High Court to Decide If a Boy Can Have 2 Moms
August 3, 2001
World Herald Square, Omaha, NE 68102
By Leslie Reed, World-Herald Bureau
LincolnDoes Nebraska law allow a 3-year-old boy
named Luke to have two mommies?
In an adoption case testing the bounds of the same-sex marriage ban
approved by voters last year, the Nebraska Supreme Court has been asked to
decide whether a lesbian woman can adopt her partners biological son.
The case, scheduled for hearing in October, is the first time the high
court has been asked to rule on whether Nebraska law allows adoptions by gay
and lesbian couples.
In legal papers submitted to the Supreme Court, Deputy Attorney General
Steve Grasz called the case "an attempted end-run" around the states
constitutional prohibition on the recognition of same-sex marriages and other
The Attorney Generals Office is part of the case because it involves the
interpretation of state law.
"This case has far-reaching societal implications," Grasz wrote.
"Nebraska has a constitutional ban on recognition of same-sex domestic
partnerships, and the Legislature has not enacted same-sex adoption
legislation. A ruling in favor of the appellants would represent a radical
shift in adoption law in Nebraska without legislative action."
Grasz declined to be interviewed Thursday.
The Lincoln couples attorney, Amy Miller of the Nebraska chapter of the
American Civil Liberties Union, said in legal documents that the
constitutional amendment is irrelevant to the case.
The couple are seeking recognition of a parent-child relationship, not a
spousal relationship, Miller said.
"Since the laws of Nebraska do not allow (the women) to enter into a
legally recognized marriage, they believed it was in Lukes best interests
to obtain a legal recognition of his relationship to both women through
adoption," she wrote.
Miller also declined to be interviewed.
Court records have been sealed because the couple wish to protect the
privacy of the child.
The facts are laid out in legal briefs submitted by both sides. Those
documents, which identify the couple only by their initials and the child only
by his first name, are part of the public record.
According to Millers legal brief, the women met eight years ago and were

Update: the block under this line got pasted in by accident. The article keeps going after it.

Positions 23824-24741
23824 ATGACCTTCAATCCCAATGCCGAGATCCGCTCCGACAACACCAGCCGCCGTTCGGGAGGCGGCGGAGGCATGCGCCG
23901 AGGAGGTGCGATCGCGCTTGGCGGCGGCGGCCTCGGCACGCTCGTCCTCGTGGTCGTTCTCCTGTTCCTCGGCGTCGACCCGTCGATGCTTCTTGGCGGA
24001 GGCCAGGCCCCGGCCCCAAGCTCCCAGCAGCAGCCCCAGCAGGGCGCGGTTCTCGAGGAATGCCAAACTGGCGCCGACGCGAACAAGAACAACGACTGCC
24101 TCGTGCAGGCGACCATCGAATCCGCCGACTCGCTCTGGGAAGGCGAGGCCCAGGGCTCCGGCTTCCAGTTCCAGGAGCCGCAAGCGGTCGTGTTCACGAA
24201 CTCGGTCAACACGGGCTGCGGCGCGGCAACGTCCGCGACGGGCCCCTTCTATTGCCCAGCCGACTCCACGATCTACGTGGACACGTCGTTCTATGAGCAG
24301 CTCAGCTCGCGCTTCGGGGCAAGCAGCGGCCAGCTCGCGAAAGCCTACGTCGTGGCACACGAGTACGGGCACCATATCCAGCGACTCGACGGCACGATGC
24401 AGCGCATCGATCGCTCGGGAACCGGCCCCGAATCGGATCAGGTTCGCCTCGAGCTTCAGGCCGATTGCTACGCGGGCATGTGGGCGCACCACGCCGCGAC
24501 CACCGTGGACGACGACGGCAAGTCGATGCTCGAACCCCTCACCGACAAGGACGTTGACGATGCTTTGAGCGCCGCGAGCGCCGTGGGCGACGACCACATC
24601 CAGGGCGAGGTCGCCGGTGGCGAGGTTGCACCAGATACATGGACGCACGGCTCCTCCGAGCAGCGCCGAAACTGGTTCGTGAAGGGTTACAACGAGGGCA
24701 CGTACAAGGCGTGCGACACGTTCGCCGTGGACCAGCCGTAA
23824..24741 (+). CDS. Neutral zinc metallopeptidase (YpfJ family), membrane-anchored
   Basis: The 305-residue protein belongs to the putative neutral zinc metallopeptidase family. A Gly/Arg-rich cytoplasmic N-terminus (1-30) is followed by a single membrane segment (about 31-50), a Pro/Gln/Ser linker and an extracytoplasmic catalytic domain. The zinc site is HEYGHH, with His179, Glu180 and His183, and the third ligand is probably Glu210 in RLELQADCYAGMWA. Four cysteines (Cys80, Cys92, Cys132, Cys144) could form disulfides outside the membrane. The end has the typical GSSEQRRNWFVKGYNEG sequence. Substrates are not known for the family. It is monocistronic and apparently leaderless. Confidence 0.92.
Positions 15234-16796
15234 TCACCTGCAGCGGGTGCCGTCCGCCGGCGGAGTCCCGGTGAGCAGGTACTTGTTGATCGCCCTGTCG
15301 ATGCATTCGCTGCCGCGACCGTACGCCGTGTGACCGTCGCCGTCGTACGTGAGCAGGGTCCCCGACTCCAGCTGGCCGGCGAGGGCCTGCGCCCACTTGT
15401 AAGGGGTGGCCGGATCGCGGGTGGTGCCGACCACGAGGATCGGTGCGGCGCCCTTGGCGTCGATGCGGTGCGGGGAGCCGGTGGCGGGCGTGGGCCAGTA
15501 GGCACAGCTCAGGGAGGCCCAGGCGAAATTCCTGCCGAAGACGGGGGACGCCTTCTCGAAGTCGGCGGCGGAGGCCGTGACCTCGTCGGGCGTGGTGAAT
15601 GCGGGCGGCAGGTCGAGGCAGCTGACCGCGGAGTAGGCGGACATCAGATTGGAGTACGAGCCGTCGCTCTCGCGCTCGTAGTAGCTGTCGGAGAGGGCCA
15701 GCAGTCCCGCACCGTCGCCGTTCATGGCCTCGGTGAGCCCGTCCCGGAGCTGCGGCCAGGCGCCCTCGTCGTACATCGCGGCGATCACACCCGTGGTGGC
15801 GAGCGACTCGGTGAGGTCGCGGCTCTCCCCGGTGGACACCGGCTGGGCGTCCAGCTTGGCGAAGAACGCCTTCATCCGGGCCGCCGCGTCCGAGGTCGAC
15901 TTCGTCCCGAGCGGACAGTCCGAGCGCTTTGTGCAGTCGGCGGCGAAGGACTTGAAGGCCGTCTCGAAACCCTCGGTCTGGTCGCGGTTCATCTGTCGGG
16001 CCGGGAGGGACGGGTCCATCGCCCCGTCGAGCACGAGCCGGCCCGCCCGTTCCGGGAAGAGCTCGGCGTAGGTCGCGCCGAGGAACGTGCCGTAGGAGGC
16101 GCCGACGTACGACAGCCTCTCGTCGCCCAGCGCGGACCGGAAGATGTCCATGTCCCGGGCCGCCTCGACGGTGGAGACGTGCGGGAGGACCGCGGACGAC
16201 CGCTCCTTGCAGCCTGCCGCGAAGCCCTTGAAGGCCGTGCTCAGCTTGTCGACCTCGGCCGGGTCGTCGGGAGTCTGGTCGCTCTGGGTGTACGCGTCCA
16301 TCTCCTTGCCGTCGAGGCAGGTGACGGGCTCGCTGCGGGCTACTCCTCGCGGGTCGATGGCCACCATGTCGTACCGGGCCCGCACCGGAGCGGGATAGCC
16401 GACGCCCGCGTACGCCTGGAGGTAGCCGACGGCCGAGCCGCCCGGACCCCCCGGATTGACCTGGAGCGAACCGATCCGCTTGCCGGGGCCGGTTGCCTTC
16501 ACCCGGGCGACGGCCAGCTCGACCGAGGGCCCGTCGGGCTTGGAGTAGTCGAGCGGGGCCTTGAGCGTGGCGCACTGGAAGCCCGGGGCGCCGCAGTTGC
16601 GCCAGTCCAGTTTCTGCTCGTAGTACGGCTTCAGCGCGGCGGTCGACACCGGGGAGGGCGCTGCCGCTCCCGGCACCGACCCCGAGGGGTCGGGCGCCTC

joined in a commitment ceremony in 1995.
Luke, born in 1997, was conceived through artificial insemination at the
University of Nebraska Medical Center in Omaha. The anonymous sperm donor has
no parental rights.
The biological mother, 31, works full time to support her household.
Her partner, 34, stays at home as a full-time parent for Luke. She sought
to adopt the boy so she could have custody if her partner dies. He would be
her heir if she dies without a will.
She also wants to provide for his medical care in emergencies and to
continue a stable family relationship.
A social worker gave a glowing report about the couples parenting of the
boy, but Lancaster County Judge James Foster denied the adoption in November.
Although one of the women is the childs biological mother, Foster said
state law does not allow "two nonmarried persons" to adopt a minor
child. He said the biological mother would have to relinquish her parental
rights before her partner could adopt Luke.
Miller said the law does not specifically prohibit adoption by two
unmarried people. She said the law grants the right of adoption to "any
person or persons."
She argued that in passing the law, the Legislature did not express
preference for married couples or exclude any particular type of family
Miller said the trial courts reasoning was that "a single person
with no intention of marrying or even entering into a stable relationship to
avoid orphaning his or her child may adopt, but a monogamous couple in a
long-term relationship offering a stable environment is barred from
Grasz said the law permits the partner of a biological parent to adopt only
in cases involving stepchildren.
"Significantly ... this exemption is limited to an adult husband or
wife," he wrote.
He said he doubted that the Legislature intended to allow adoptions by
same-sex couples when Nebraskas adoption law was enacted in 1943.
At the time, he said, both sodomy and unmarried cohabitation in "a
state of fornication" were criminal violations.
"It is clear the Nebraska Legislature did not have any intention of
furthering the social agenda of the homosexual rights movement," he
"In fact, an intent to preserve the traditional family is evident
throughout the course of the statutory evolution of Nebraska adoption
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